Keeping Away the Wolf
Mrs. Topnote (cheerfully) – “Never mind, dear! True, we’re in desperate straits just now; but remember, if the worst should come, I could keep the wolf from the door by my singing.”
Her Husband (despondently) – “Yes, dear; but what if the wolf should chance to be deaf?”
Reformed Cannibal (with a dreadful past): “I may be black, Sir, but I’ve got British blood in my veins.”
Familiar with Shakespeare
Mrs. Smith: “My eldest son is very familiar with Shakespeare.”
Mrs. Casey: “Indade. Shure Oi thought thot mon doid long ago!”
After the Service
Deacon Wigg: “Now, that was a finished discourse.”
Farmer Wagg: “Yes; but do you know, I thought it never would be.”
“Ma,” declared the excited little girl, “the baby’s lost his breath!”
“Then put him right down,” rejoined the preoccupied mother, “and hunt around till you find it!”
Pat had suffered for days with a terrible toothache. Finally he went to a dentist. On asking how much it would cost, the dentist said: “Fifty cents. With gas, one dollar!”
“Shure,” cried Pat, “I’ll call in the mornin’ and have it took out by daylight!”
The little daughter of a well-known American scientist, taken with the measles, heard a good deal of talk about germs and microbes.
One evening a short while after her recovery she was near when her mother was singing a lullaby to the baby.
“Oh, mamma,” she cried, “you mustn’t sing that! You sang it to me when I had the measles, and there may be microbes in it!”
I wonder why a feller has to wash his hands and face.
They always dirty up again in just the washed-off place.
And when a feller skips his ears they say he has no pride.
No one but Maw twists up my ears and looks around inside.
And when I wonder why she does, she says “to find the dirt.”
If it’s as hard to see as that, to leave it in can’t hurt.
Fact, Not Fancy
WHEN JOHNNIE HAD THE MEASLES
Saturday.- – – – – – – – – – – – – – – – – – – – – – – – – Monday.
His Favorite Parable
A country clergyman on his round of visits interviewed a youngster as to his acquaintance with Bible stories.
“My lad,” he said, “you have of course heard of the parables?”
“Yes, sir,” shyly answered the boy, whose mother had inducted him in sacred history. “Yes, sir.”
“Good!” said the clergyman. “Now which of them do you like the best of all?”
The boy squirmed, but at last, heeding his mother’s frowns, he replied: “I guess I like that one where somebody loafs and fishes.”
The Eternal Query
Adam awoke and saw Eve.
“Here I am, dear,” the first woman remarked sweetly. “Have you been waiting long?”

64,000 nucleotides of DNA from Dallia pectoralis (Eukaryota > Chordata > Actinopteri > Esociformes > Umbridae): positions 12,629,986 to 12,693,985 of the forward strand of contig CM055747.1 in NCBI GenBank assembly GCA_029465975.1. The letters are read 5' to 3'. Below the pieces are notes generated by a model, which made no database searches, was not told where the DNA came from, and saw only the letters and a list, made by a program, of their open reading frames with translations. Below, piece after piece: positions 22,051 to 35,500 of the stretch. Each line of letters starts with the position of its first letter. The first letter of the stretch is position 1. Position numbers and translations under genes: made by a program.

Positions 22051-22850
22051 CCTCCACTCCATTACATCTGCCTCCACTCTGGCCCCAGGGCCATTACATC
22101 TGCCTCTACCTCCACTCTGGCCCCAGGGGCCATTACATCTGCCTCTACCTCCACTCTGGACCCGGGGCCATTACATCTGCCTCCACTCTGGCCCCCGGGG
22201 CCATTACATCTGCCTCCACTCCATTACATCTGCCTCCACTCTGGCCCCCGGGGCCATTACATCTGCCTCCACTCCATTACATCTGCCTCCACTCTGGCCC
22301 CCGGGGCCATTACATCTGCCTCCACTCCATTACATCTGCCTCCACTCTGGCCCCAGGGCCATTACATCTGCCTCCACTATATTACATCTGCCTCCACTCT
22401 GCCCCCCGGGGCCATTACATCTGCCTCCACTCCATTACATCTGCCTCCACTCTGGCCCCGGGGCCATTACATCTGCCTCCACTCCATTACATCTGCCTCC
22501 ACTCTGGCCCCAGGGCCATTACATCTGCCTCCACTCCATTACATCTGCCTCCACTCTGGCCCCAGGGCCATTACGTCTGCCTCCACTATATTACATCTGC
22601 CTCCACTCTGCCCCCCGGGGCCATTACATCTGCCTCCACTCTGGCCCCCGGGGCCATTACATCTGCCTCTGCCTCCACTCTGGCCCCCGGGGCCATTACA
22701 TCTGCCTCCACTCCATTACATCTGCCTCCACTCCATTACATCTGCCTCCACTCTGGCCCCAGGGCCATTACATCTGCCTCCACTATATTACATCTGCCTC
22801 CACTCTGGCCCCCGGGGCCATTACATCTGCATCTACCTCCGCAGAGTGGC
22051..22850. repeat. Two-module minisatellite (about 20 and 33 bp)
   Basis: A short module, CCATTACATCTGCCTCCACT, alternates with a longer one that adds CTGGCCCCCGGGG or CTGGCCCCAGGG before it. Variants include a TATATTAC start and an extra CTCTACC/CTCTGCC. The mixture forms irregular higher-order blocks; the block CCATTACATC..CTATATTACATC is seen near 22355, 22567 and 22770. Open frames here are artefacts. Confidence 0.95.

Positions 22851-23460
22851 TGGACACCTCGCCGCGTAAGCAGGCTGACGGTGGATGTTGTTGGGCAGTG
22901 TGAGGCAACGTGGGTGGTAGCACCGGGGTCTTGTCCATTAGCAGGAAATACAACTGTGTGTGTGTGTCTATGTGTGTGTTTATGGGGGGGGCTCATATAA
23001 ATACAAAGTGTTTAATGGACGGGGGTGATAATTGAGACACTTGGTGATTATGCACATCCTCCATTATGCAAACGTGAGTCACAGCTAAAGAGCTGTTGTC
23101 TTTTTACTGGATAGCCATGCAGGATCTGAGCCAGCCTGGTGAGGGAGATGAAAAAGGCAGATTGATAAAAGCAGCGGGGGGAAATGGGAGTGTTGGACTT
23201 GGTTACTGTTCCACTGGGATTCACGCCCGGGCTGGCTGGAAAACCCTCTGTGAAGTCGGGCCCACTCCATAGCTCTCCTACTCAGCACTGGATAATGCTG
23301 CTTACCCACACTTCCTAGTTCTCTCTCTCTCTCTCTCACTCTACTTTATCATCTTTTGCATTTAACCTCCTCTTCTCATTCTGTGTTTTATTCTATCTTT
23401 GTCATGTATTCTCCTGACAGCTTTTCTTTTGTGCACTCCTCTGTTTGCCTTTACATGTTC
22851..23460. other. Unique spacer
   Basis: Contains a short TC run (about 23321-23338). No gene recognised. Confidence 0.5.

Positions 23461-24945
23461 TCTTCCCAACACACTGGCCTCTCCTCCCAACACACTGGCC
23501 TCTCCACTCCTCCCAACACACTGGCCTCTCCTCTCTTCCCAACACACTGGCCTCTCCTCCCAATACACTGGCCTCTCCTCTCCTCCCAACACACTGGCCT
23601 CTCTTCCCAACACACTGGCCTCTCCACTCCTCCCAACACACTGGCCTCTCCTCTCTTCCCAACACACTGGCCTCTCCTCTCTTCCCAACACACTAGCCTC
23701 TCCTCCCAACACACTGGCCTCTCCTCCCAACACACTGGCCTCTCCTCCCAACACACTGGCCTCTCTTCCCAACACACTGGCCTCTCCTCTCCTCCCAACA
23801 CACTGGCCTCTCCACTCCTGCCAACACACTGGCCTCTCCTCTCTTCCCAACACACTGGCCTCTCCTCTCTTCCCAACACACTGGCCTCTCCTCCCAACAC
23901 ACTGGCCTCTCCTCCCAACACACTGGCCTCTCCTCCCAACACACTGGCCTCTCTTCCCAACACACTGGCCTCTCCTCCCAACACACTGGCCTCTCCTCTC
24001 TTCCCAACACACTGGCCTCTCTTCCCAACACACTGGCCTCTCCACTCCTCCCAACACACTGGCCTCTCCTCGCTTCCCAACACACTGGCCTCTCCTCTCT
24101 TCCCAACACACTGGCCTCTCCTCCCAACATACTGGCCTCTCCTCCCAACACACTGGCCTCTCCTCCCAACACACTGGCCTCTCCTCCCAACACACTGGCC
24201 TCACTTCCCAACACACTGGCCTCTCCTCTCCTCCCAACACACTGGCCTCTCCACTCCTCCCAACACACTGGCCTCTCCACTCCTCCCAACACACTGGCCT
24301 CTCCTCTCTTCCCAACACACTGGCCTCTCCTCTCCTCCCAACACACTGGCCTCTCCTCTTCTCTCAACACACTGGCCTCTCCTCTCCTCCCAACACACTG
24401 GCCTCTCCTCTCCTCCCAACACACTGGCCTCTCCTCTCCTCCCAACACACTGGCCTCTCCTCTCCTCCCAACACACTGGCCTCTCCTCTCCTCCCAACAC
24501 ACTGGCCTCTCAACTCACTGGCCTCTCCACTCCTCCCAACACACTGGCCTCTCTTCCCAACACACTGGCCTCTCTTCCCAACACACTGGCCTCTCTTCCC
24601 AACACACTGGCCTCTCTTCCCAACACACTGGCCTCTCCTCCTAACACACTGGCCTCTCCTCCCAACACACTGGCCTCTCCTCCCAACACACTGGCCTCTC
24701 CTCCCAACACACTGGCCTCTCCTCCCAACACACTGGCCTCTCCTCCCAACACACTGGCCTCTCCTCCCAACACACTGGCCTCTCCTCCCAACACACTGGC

An Orthodox Explanation
A mother was giving her little girl a bath, when she said, “I wonder where this dust on the water comes from?”
Small Girl: “Perhaps I leak somewhere, mama. You know, I’m made of dust.”
A Suburban Student of Literature
At the Boston Public Library they have a system for the delivery of books in the suburbs.
This order was once received from a suburban patron:
Dear Mr. Librarian: – Please to send me the following books: “The House of Three Gables,” “The Vision of Sir Longfellow,” and “The Last of the Mohegians,” by John Milton, and greatly oblige.
Shirts and Shirts
She was a dear old lady, but she lived at Hardscrabble, and was a bit behind the times. She had been reading the advertisements in a city newspaper chance had brought her way.
“Father,” she asked her husband, “what is these here negligee shirts they talk about?”
Father, being a man, was equal to the occasion.
“Don’t know what they be?” he grinned. “Well, you are a back number. Negligee shirts ain’t quite so stiff and choky as a b’iled shirt – I mean a reg’lar hard-b’iled shirt. A negligee shirt is something you might call a soft-b’iled shirt.”
A Couple of Them
“Jimmie,” said the merchant solemnly, at the eleventh hour, “we have forgotten to get a fresh supply of stamps.”
And the office-boy, in his excitement, responded with, “Goodness, sir, so we have! If we ain’t a couple of blunder-headed idiots!”
Miss H., the principal of a grammar school, was investigating a tale brought her by a pupil.
“Are you quite sure that was the way it happened, Mrs. P.?”
“Miss H., that was just the way. I’m telling you the truth. I wouldn’t dare tell you a lie. I’m not well enough to-day.
A Mind Reader
Pat had got hurt – not much more than a scratch, it is true, but his employer had visions of being compelled to keep him for life, and had adopted the wise course of sending him at once to the hospital. After the house-surgeon had examined him carefully, he said to the nurse:
“As subcutaneous abrasion is not observable, I do not think there is any reason to apprehend segumental cicatrization of the wound.”
Then turning the patient, he asked, quizzically:
“What do you think, Pat?”
“Sure, sir,” said Pat, “you’re a wonderful thought-reader, doctor. You took the very words out of my mouth. That’s just what I was going to say!”